Sometime in August 2020, “The Student Loan Report” revealed that more than ⅕ of university students had used their student loan to invest in digital currency. Prior and during the period, the bitcoin price was already on an upward trend, as trading prices closed between $9.5k and $11.5k price ranges. Today the current bitcoin price is at the $50k mark, although the previous week sent the BTC price soaring to an all time high of $58K +. Stiil, it denotes that students who are still holding on to the bitcoins purchased last year have already earned for themselves, a passive income with bitcoin.
Passive income by the way means earnings from an asset investment, usually from a rental property,or from a limited business partnership in which a person is a silent investor and not one who is actively involved in the operation of the business. If so, it would be best for students to be on their toes by monitoring the best time for them to convert their bitcoin into fiat money. That way they will be able to realize optimum benefits while there is still passive income in their BTC holdings.
While the U.S. Department of Education, which administers the Federal Student Aid did not pursue investigations in relation to the report, the department nonetheless reiterated guidelines on how student loan recipients should spend money received as funding for college education.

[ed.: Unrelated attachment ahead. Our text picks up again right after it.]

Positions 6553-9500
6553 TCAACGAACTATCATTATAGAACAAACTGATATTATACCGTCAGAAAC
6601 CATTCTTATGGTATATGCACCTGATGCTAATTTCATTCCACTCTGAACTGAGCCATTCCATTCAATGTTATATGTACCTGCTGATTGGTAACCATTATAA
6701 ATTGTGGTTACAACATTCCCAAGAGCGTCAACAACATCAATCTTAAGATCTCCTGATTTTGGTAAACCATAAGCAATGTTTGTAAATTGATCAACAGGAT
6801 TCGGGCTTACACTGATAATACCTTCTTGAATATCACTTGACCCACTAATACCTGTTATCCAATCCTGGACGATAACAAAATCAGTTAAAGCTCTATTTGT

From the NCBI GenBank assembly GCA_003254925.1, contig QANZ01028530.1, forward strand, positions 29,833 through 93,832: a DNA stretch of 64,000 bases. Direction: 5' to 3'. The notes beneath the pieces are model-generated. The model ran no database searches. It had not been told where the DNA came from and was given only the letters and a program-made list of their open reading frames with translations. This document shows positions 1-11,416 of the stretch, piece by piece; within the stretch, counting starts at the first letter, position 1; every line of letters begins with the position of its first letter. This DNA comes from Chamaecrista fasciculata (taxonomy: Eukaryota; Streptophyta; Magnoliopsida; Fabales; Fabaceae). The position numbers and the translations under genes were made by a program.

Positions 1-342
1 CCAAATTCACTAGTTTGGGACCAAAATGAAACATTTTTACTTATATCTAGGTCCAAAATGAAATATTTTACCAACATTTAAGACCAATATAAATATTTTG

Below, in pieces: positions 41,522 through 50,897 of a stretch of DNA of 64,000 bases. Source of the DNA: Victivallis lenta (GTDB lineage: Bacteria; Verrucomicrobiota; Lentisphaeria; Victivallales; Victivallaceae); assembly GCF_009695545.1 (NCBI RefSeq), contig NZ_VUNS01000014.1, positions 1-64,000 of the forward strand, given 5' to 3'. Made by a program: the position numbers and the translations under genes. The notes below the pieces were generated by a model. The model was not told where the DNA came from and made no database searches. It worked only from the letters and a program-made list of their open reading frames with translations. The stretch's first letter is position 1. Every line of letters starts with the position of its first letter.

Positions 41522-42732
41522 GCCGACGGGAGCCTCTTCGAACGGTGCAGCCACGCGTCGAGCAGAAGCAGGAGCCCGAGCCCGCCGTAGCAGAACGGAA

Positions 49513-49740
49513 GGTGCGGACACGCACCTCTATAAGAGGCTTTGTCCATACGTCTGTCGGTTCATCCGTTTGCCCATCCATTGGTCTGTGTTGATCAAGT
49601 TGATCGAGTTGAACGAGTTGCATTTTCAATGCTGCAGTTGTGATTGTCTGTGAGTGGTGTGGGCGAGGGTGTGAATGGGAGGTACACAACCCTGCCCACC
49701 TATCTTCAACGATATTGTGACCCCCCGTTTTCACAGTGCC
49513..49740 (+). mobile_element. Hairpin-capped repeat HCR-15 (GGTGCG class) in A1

Why No Legal Issues were Raised Against Students Who Used Student Loan Money to Buy BTCs
Based on the general guidelines, funds received as proceeds of student loans are forwarded to the college in which the student is enrolled. The educational institution in turn, will apply the money as payment of enrollment costs. Now the amount received by the college is usually in excess of the enrollment costs, since a certain portion will be used by the student for other educational expenses. The rule though is that students can use the excess funds that way see fit, whether to buy supplies, or purchase clothes or save it for a spring break vacation.
The bottom line is that the portion of the student loan used by students to buy cryptocurrencies were the excess funds that the college administration released as refunds. Technically, investing the excess money in bitcoin was not illegal since students used discretionary funds. Besides, regardless of how they spent the excess money, students will still have to pay the entire amount of student loan they took out as college money.
Secretly Mining for Bitcoins in Dorm Rooms is Illegal
One thing students should not do is to mine for bitcoins using campus electricity being paid for by the educational institution. This was the case sometime in 2018, when the amount of electrical power in college campuses soared, which led to the discovery that some students were secretly mining cryptocurrencies in their dorm. The likeliest punishment on those who found to have been doing so was incarceration for stealing electricity; although not much has been reported about them.
In 2019, The findings were confirmed by research conducted by tech behemoth Cisco, which published a report stating that universities and colleges were the second largest group of miners in the country.